I am sad to hear that Wisława Szymborska, one of my favorite poets, has died.
(It is pronounced "Vees-wah-vah Shim-bor-ska". The crossed "L" always makes a "w" sound in Polish. The "w" always makes a "v" sound. The "sz" always makes a "sh" sound.)
I used to see her sweeping her front walk when I lived in Krakow. She was just normal. Except the inside of her brain was not.
But this was three years before she won the Nobel Prize, and I was back in the U.S. when she did, and I always wondered if that meant she couldn't just sweep her walk anymore. It must be wretched to be famous if you are a poet. I think most poets are ingoing rather than outgoing. I guess you get the occasional Lord Byron, but he was more like an actor, really. I bet most poets just want to take their Nobel Prize and slink on home.
Szymborska's poems are deceptively simple. Here is one of them:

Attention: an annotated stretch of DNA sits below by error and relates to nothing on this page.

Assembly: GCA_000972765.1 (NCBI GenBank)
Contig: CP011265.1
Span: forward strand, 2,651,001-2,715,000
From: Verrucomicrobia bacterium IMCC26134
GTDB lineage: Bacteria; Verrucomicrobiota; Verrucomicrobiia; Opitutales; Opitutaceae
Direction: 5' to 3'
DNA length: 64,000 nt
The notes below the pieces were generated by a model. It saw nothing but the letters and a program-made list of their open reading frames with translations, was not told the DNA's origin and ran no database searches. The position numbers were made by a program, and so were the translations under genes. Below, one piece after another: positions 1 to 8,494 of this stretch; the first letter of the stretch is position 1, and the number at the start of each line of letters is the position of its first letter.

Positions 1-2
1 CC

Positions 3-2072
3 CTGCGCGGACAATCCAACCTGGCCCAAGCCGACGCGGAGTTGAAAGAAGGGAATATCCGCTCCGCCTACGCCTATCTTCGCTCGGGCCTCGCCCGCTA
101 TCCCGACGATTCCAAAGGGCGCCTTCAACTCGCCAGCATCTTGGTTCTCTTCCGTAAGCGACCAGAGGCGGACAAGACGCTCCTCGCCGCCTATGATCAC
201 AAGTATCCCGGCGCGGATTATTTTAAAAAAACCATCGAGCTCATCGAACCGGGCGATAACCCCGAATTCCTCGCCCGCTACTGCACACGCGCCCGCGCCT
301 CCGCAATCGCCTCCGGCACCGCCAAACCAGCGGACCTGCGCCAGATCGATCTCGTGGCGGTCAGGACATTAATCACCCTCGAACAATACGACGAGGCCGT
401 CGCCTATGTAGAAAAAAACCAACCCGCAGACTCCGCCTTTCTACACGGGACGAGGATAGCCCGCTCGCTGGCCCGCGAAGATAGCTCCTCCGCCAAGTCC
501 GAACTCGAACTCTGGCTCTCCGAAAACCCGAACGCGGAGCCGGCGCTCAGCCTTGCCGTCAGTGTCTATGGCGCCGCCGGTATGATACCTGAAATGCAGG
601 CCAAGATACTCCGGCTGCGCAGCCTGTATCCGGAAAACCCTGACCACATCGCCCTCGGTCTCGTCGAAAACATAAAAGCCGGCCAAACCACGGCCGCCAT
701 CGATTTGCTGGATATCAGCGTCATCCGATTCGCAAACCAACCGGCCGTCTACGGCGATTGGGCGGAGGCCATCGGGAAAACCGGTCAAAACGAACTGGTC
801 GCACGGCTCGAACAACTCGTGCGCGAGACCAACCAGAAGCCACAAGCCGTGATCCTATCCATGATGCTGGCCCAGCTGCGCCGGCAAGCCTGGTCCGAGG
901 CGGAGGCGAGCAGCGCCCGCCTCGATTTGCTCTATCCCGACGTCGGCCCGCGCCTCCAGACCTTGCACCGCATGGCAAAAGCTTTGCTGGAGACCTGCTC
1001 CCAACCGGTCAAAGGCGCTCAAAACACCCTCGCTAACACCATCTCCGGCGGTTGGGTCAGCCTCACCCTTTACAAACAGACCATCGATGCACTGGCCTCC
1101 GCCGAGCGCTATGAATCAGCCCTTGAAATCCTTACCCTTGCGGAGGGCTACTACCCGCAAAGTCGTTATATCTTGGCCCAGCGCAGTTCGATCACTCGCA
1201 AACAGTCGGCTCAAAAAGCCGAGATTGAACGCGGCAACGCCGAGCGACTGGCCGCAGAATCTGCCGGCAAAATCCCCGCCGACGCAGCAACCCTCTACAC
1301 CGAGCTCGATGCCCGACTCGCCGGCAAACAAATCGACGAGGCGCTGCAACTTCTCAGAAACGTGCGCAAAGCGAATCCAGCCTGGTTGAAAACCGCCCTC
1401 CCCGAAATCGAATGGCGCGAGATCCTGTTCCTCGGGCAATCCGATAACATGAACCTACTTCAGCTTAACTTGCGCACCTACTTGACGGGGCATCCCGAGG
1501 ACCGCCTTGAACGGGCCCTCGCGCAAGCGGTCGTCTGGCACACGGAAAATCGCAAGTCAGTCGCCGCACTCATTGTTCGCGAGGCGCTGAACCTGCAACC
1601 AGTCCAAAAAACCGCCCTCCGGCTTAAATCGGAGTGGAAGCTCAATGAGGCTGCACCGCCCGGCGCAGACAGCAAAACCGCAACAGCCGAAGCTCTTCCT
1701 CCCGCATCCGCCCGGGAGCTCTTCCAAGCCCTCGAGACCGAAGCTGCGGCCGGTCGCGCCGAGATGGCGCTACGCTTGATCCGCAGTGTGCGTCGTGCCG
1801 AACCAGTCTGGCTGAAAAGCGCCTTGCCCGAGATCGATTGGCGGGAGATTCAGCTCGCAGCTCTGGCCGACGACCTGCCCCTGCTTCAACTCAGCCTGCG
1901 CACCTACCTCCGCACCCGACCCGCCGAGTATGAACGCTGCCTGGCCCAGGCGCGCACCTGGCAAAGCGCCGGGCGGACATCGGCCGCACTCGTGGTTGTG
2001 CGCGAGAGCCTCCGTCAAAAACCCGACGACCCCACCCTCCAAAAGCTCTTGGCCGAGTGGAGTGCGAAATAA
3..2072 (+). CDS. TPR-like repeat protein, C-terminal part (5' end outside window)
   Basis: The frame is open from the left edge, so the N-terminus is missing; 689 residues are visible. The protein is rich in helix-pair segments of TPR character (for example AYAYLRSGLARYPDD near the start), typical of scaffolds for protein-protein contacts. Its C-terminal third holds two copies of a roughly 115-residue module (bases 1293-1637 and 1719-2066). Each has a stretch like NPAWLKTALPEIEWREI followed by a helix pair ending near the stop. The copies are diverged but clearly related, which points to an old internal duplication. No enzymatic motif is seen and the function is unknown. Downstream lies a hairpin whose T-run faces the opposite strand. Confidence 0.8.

Nothing can ever happen twice.
In consequence, the sorry fact is
that we arrive here improvised
and leave without the chance to practice.
Even if there is no one dumber,
if you're the planet's biggest dunce,
you can't repeat the class in summer:
this course is only offered once.
No day copies yesterday,
no two nights will teach what bliss is
in precisely the same way,
with precisely the same kisses.
One day, perhaps some idle tongue
mentions your name by accident:
I feel as if a rose were flung
into the room, all hue and scent.
The next day, though you're here with me,
I can't help looking at the clock:
A rose? A rose? What could that be?
Is it a flower or a rock?
Why do we treat the fleeting day
with so much needless fear and sorrow?
It's in its nature not to stay:
Today is always gone tomorrow.
With smiles and kisses, we prefer
to seek accord beneath our star,
although we're different (we concur)
just as two drops of water are.